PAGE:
Photo credit: Lamiot, Wikimedia CommonsCheaper anti-cancer drugs for humans might ultimately stem from a new study by University of Guelph scientists into a kind of microbial “bandage” that protects yew trees from disease-causing fungi.
A new paper published today in Current Biology is the first to show how beneficial fungi living naturally in yew trees serve as a combination bandage-immune system for the plant, says study co-author Prof. Manish Raizada, Department of Plant Agriculture.
Taxol is harvested from yew bark for use as an important cancer-fighting drug, but efforts to make synthetic taxol in the lab have been unsuccessful.
Raizada said the research team’s findings might point drug makers to a less expensive synthetic process for making more of the substance. Drug companies might one day harness beneficial fungi to pump out more taxol cheaply and easily to meet demand – what he calls a “holy grail” for cancer drug makers.
Former PhD student Sameh Soliman is lead author of the paper. Co-authors are U of G molecular and cellular biology professors John Greenwood and Dick Mosser, along with researchers at Agriculture and Agri-Food Canada and at American universities.
Researchers have wondered why yew trees and non-pathogenic fungi living in them both produce taxol, a redundant process that uses a lot of energy and nutrients.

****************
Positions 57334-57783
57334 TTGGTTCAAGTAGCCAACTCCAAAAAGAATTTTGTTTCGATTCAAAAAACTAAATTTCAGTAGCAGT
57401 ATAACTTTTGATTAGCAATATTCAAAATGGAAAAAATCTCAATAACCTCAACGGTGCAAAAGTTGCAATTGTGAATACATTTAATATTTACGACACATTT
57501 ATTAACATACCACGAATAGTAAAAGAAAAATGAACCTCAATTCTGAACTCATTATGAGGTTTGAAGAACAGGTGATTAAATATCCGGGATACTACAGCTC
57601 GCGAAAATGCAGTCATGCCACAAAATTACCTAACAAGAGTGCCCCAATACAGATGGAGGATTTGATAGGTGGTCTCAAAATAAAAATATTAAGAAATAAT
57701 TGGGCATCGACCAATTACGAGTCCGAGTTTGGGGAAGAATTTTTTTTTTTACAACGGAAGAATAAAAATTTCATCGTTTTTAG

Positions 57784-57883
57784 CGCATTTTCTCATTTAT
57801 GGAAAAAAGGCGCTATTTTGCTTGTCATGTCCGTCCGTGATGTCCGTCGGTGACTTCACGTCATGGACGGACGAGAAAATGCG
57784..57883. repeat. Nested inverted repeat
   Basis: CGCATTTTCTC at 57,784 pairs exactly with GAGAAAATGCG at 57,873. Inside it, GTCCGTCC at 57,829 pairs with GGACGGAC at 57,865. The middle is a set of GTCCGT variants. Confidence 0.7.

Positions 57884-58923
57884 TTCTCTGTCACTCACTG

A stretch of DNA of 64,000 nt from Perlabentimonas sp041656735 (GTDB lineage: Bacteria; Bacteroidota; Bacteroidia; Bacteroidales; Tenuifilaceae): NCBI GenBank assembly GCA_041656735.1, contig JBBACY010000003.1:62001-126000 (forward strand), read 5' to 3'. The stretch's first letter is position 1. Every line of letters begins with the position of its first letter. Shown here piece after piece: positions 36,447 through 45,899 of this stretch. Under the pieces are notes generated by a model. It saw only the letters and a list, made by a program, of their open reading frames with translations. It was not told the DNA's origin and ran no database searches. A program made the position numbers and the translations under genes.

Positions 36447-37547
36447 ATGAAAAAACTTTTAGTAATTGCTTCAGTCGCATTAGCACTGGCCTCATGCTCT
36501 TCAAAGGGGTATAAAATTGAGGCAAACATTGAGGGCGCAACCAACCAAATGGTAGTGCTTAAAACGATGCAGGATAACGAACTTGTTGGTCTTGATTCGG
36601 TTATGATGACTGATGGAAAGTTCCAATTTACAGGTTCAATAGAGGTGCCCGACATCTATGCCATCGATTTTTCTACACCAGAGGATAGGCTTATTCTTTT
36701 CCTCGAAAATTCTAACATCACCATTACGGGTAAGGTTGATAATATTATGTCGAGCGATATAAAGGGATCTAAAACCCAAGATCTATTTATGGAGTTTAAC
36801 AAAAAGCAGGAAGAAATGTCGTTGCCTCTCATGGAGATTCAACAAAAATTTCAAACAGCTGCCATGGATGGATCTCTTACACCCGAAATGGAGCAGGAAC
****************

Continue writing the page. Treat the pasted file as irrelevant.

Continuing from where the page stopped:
The answer lies in the unusual way that yews and their relatives make new branches, said Raizada.
Yews branch from buds under the bark. Branching causes cracks to open deep into the tree’s vascular system, an open wound that invites disease-causing fungi.
Taxol normally helps protect against pathogenic fungi. But the substance is toxic to the tree’s own young buds.
The researchers found that naturally occurring fungi in the yew’s vascular system act like an immune system to swarm a wound site and protect against invading pathogens.
The taxol fungicide is contained in “fatty bodies” that direct it only against pathogens and not the tree’s sensitive tissues.
“The fatty bodies come together to form a wall and seal the wound site,” says Raizada. “It’s really amazing, it’s so beautiful.”
Yews are ancient trees related to ginkgo and Wallemi pine, old species that have similar branch cracking and contain similar fungal species.
Raizada now hopes to learn more about the genes and chemical pathways involved in making taxol in both trees and fungi.
He said this research might also help the agriculture and forestry sector. “They should be aware of these microbes because they might become organic bio-control agents.”
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